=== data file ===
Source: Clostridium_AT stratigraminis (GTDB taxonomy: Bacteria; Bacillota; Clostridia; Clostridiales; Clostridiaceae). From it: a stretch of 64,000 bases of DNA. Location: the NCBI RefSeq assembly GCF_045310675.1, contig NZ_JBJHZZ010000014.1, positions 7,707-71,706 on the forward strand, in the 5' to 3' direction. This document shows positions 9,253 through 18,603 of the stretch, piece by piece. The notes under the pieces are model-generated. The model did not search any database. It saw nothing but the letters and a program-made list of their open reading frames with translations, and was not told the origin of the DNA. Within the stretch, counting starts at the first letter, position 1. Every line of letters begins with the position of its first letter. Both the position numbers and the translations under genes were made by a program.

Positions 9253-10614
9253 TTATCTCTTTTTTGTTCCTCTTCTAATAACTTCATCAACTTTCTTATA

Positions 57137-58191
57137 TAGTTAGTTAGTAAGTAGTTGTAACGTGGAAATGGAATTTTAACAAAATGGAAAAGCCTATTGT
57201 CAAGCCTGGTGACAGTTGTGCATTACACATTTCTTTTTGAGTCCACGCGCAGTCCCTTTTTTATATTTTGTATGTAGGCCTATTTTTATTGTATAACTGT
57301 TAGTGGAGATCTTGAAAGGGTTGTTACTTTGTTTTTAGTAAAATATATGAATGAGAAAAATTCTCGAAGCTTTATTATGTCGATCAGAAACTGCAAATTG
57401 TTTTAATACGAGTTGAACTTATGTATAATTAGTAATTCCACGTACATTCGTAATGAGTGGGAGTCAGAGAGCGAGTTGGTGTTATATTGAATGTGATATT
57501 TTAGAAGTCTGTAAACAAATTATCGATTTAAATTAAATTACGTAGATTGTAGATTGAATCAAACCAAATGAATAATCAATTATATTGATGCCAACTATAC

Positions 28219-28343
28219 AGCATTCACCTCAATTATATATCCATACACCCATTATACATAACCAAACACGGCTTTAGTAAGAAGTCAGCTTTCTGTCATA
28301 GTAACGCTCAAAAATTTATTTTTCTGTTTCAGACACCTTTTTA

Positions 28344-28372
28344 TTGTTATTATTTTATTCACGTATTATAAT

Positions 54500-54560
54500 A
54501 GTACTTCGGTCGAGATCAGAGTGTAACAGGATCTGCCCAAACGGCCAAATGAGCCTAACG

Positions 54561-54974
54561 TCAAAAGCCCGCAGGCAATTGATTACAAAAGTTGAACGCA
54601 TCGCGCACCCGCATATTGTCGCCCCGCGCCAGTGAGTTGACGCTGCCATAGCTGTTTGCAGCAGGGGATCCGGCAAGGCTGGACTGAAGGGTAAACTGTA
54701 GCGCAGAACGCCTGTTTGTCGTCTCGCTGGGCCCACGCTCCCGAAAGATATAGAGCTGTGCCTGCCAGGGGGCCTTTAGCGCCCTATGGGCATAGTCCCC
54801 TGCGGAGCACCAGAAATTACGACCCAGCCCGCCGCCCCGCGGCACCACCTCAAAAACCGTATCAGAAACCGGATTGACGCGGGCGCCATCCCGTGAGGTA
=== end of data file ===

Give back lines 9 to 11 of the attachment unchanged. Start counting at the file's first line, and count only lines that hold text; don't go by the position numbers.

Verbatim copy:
57501 TTAGAAGTCTGTAAACAAATTATCGATTTAAATTAAATTACGTAGATTGTAGATTGAATCAAACCAAATGAATAATCAATTATATTGATGCCAACTATAC

Positions 28219-28343
28219 AGCATTCACCTCAATTATATATCCATACACCCATTATACATAACCAAACACGGCTTTAGTAAGAAGTCAGCTTTCTGTCATA